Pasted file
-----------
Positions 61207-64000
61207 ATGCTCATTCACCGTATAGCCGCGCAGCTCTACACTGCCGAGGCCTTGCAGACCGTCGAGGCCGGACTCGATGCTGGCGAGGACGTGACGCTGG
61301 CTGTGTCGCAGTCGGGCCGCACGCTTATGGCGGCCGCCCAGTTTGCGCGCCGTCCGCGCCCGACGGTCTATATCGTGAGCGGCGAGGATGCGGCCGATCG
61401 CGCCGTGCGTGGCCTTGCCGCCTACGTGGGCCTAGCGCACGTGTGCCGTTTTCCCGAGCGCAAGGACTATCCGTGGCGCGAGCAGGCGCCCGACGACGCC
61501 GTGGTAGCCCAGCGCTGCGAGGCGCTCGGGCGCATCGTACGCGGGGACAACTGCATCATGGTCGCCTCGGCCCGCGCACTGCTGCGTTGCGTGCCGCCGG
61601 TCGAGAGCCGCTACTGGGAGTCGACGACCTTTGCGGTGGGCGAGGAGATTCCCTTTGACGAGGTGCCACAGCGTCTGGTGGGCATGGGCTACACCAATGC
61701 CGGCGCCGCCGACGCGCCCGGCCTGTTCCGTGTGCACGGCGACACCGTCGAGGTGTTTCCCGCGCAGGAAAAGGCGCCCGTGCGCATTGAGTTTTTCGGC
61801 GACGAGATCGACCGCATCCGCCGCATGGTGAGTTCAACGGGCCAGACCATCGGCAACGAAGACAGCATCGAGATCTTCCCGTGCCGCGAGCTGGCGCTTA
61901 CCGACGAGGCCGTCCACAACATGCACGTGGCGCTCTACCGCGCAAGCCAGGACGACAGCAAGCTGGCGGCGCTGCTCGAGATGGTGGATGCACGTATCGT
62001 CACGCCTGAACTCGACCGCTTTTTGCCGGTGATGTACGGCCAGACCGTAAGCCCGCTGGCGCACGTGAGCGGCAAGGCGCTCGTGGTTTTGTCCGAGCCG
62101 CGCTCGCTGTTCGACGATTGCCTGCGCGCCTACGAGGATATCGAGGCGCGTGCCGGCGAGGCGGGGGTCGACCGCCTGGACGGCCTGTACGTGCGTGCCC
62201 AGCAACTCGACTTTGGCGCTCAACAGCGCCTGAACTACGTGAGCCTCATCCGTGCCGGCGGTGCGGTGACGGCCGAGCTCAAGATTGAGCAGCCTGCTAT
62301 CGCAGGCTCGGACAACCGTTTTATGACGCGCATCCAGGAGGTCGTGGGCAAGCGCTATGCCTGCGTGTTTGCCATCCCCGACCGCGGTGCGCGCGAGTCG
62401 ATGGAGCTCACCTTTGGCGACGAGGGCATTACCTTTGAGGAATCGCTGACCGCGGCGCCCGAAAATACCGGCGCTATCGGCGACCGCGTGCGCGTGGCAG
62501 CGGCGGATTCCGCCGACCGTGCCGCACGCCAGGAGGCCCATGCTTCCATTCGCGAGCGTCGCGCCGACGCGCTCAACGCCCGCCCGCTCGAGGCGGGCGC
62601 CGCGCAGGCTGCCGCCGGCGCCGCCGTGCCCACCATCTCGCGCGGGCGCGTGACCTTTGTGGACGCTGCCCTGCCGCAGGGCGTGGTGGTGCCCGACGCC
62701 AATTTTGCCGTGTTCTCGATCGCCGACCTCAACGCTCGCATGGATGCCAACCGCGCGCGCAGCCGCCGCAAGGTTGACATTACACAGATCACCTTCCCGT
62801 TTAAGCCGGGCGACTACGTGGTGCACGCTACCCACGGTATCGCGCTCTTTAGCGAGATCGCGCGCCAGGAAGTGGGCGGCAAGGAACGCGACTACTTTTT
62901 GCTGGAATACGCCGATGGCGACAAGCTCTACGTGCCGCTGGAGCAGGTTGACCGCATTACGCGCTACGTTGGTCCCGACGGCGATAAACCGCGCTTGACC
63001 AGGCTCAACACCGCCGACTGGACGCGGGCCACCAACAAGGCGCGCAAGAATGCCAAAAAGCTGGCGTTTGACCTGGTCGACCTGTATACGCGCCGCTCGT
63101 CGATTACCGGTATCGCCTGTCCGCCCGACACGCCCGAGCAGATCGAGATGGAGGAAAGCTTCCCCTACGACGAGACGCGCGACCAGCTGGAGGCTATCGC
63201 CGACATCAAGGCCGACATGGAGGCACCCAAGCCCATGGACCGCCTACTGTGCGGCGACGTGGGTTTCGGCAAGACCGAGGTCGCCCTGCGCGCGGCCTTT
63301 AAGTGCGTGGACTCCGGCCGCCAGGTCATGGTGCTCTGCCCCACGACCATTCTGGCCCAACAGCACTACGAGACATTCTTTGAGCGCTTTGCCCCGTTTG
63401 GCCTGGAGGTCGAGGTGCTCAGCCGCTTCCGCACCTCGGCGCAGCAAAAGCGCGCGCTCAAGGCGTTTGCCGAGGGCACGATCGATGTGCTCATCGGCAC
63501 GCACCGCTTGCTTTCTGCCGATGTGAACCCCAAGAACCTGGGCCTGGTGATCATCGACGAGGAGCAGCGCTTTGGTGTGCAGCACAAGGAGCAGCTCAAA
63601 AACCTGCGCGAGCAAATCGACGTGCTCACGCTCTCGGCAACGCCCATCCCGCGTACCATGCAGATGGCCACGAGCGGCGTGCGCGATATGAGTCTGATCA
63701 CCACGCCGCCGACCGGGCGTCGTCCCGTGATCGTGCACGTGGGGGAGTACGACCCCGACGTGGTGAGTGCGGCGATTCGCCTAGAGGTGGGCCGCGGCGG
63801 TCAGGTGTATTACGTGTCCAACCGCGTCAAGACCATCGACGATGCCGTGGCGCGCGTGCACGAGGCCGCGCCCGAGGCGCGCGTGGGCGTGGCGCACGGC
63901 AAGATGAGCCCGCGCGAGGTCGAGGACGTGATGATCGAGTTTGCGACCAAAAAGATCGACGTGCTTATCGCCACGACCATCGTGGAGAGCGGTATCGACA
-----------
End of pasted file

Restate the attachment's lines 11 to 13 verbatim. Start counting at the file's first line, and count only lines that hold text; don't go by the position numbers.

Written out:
62101 CGCTCGCTGTTCGACGATTGCCTGCGCGCCTACGAGGATATCGAGGCGCGTGCCGGCGAGGCGGGGGTCGACCGCCTGGACGGCCTGTACGTGCGTGCCC
62201 AGCAACTCGACTTTGGCGCTCAACAGCGCCTGAACTACGTGAGCCTCATCCGTGCCGGCGGTGCGGTGACGGCCGAGCTCAAGATTGAGCAGCCTGCTAT
62301 CGCAGGCTCGGACAACCGTTTTATGACGCGCATCCAGGAGGTCGTGGGCAAGCGCTATGCCTGCGTGTTTGCCATCCCCGACCGCGGTGCGCGCGAGTCG